Perception is everything in the music business. Here's little tip that worked well for us and will still work. We used to ask when the venue put up their weekly post for their shows, Usually on Thursday, they would put up weekly posters for the following week.
When we had a gig booked, we would put up posters all over town a week before the gig on Friday, after the venue put up their posters. We put the name of our band, the name of the venue and the venue's phone number, but no date on it.
All week long the club would get calls asking when we were playing. The day before they put their next week's posters up, we would put up new posters that included the date so the person putting up the venue's poster wouldn't know that there was a poster with no date on it. In the club owner's mind, all they knew was they're getting a lot of calls asking about us. Perception is everything.
So you have a crowd showing up to see you once a month. The venue is happy, the crowd is happy. What next? You can't wait around all month for 30 days to pass so you have to go out on the road and start the same process all over again, right? No.
The next thing to do is find a venue in the next town over from your town and start the whole process over again. Build it up, once a month, promoting the hell out of it, always collecting emails until you have another venue you can pack the house in.
When I say pack the house, I mean record-breaking for that venue pack-the-house. The club owner is begging you for another night and willing to cancel other bookings to get you. He or she is making more money if you are playing there. That's the key.
Then you repeat this process until you have 4 venues in 4 different cities you can fill, promote, and play per month, 1 per week. This would keep most people very busy but luckily, LuzCypher never sleeps.
Now what? Record breaking, pack the house performances are news. Get it in print. Document it in the local paper. Create press releases. Here's a little known fact that most musicians have missed. You can write your own press releases. It's common to write and submit your own press release about your own music.
Yes, it would be better to have someone from the local paper write about you and we did invite them, but they're busy and we're nobody at the moment.
Don't wait. Do it yourself. The entire story with photos and all and submit them to the papers. This is a big piece of the puzzle to building a music career.
In fact, I used to pay a guy $400 a week to do that for us full time once I was too busy to do it myself, but at first it was all me. It feels a bit strange writing about yourself in the third person, but get over it, it's only your career.
Put on your reporter hat and do the job so completely that it's easy for an editor to just pop it into the paper. You basically did their job for them. They may not use it the first time you submit a press release, so submit it again each month you play in that town, writing a new story each time with new photos. Eventually, they will need to fill a page right when you submitted a press release and you'll get some press.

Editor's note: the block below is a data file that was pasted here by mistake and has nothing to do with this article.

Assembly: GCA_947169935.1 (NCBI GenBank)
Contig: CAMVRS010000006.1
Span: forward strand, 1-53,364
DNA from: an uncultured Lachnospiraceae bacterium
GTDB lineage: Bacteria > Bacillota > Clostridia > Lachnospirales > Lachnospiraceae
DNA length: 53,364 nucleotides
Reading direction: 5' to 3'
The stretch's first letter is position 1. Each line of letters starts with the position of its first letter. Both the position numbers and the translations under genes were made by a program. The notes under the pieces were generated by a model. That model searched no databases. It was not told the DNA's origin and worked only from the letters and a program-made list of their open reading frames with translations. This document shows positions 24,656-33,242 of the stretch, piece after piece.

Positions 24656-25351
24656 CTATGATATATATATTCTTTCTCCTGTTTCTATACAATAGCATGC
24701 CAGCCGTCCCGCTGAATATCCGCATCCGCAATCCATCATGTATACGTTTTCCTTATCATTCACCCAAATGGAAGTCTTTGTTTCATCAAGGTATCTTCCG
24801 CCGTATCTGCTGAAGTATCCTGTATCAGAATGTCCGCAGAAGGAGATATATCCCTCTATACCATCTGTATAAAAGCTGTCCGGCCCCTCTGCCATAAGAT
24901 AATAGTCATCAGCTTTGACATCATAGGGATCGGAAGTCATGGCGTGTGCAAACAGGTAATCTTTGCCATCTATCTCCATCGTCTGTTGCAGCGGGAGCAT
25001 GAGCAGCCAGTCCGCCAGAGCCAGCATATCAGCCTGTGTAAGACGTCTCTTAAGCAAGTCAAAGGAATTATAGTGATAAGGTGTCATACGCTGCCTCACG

Next we visited collages and hairdressers. I can hear you questioning, hairdressers? Yep. Hairdressers are some of the most plugged in people in a local city to what's going on about town. And they love to gossip.
No offense to hairdressers. I love them. My mother was a professional hairdresser and I grew up around them and they love to talk about musicians that are playing locally. Give them something to talk about. Give them backstage passes, t-shirts, CD's and VIP treatment. Anything, but let them cut my hair.
For added effect, we would drop by hair salons and share some secrets that they had to promise they wouldn't tell a soul. Some secret after-hours party or band related news and before long the whole town would know. It was just too good to keep secret. I don't know why this worked so well to draw people in to see us, but it did. Maybe they just wanted to cut our hair.
The afternoon of the gig, we would try to do a free, 20-30 minute set at the local college at lunch time. A quick set, long enough to hand out free tickets to the cutest girls we could find, but short enough to get people to come see the show that night.
The club owner didn't care if you gave out tickets because the extra alcohol sales more than makes up for the loss at the door, but the door man did care because they usually get a percentage of the cover fee. So I paid them their percentage for every free ticket I gave away and since almost all of the free tickets were redeemed by cute girls, well, they got over it pretty quick.
Having the venue packed with cute girls, or guys is always a good thing. People will come see you just because they know there will be some cuties there.
So now you got clubs happy to book you, people eager to show up at your shows, a growing email list, local press coverage and the local college campus and hairdressers talking about you. You can do this 4 times a month in 4 different location all within a days drive. What next?
Find bands within a 12-hour drive that are in the same position as you. They can pack the house near them, they have a mailing list as big or bigger than yours, they have press coverage there, they are ready to expand.
Then go see them on their turf to confirm they can do all of that and when you are sure, collaborate to open for each others bands. You open for them on their turf, so to speak and they open for you on your turf. But you don't just go play the gig.